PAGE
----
K-12 Education in Virginia

Public K–12 schools in Virginia are generally operated by the counties and cities, and not by the state. As of April 2010, a total of 1,259,623 students were enrolled in 1,881 local and regional schools in the Commonwealth, including three charter schools, and an additional 109 alternative and special education centers across 132 school divisions. Between 2000 and 2008, school enrollment increased 5%, the number of teachers 21%.

Besides the general public schools in Virginia, there are Governor's Schools and selective magnet schools. The Governor's Schools are a collection of more than 40 regional high schools and summer programs intended for gifted students. The Virginia Council for Private Education oversees the regulation of 294 state accredited and 141 non-accredited private schools. An additional 7,020 students receive homeschooling.

Nine high schools in the Northern Virginia region are ranked in the top 100 nationwide by Newsweek magazine. In addition, Thomas Jefferson High School for Science and Technology, which requires an application, listed as the best public high school in the nation according to U.S. News & World Report. All Northern Virginia schools pay the test fees for students to take Advanced Placement and International Baccalaureate exams, and Alexandria and Arlington lead the nation in college course tests.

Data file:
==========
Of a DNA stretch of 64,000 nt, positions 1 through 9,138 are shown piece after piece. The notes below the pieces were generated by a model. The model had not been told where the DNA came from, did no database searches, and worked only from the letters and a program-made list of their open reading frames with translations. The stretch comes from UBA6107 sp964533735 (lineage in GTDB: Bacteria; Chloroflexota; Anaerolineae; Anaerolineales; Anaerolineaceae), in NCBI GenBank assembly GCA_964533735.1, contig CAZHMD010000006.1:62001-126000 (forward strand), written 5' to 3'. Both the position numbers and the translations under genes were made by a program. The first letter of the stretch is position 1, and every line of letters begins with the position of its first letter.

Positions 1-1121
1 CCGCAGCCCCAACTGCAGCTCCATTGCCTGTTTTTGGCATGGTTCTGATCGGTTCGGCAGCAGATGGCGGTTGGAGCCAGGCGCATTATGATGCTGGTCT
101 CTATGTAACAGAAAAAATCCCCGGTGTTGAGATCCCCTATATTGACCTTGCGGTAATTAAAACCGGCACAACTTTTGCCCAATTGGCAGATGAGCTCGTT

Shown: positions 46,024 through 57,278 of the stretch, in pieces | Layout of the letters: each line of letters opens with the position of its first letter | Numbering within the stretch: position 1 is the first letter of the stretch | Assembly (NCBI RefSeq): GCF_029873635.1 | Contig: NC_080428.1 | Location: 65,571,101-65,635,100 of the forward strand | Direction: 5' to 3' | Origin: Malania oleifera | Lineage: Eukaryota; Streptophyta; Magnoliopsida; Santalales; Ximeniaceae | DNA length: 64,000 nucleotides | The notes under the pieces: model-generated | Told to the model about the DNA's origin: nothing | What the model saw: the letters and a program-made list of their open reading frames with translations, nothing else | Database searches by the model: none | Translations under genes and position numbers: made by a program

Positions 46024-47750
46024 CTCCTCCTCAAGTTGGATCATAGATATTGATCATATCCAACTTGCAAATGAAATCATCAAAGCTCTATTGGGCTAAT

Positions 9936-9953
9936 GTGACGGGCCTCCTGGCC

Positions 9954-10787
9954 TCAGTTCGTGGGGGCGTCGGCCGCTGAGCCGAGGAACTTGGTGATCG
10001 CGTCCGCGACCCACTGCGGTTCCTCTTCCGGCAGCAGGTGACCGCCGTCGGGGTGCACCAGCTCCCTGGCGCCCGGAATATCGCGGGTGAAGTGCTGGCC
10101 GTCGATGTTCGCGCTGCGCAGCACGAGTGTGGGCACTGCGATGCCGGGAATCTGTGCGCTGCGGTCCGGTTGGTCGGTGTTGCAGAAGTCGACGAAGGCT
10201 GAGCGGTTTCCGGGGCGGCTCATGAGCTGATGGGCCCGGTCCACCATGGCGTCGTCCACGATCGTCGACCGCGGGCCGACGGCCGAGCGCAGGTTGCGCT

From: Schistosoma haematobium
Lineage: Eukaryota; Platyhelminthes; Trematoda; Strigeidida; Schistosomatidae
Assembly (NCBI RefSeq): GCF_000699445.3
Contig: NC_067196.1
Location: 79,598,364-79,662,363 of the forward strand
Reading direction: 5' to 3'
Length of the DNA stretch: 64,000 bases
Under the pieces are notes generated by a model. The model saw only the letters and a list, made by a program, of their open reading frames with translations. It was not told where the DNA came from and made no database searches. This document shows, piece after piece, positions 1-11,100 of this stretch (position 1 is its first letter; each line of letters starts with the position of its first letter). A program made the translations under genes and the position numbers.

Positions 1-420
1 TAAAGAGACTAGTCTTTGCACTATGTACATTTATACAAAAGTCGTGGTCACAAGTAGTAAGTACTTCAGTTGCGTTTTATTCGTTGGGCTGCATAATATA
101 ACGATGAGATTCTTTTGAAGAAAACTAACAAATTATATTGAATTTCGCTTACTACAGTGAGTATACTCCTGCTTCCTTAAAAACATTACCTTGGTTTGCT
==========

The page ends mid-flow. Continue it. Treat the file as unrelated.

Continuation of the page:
Civil War history
In October 2010, the vetting process used to approve history text books came into question over a fourth grade book entitled Our Virginia: Our Past and Present by Joy Masoff. Masoff is not a trained historian, but had previously published Oh Yikes! History's Grossest Moments. Her text, which had been approved by the State Department of Education, claims that thousands of slaves fought for the South during the Civil War. Most historians disagree with that view. Although Virginia is one of 20 states that have a state-level process for approving text books, the book had been reviewed by a committee that did not include any trained historians. Virginia's curriculum requires that the African-Americans' role in the Civil War be covered, including their work on plantations and on the sidelines of battles. So Masoff conducted internet research on the topic and found three references derived from the Sons of Conferate Veterans, who believe that slavery was not the main cause of the American Civil War. The Department of Education has said it will contact school districts and advise against teaching the passage. On October 21, the publisher of Our Virginia: Our Past and Present, which Masoff owns, announced that it will distribute sticker labels that can be used to cover the disputed paragraph.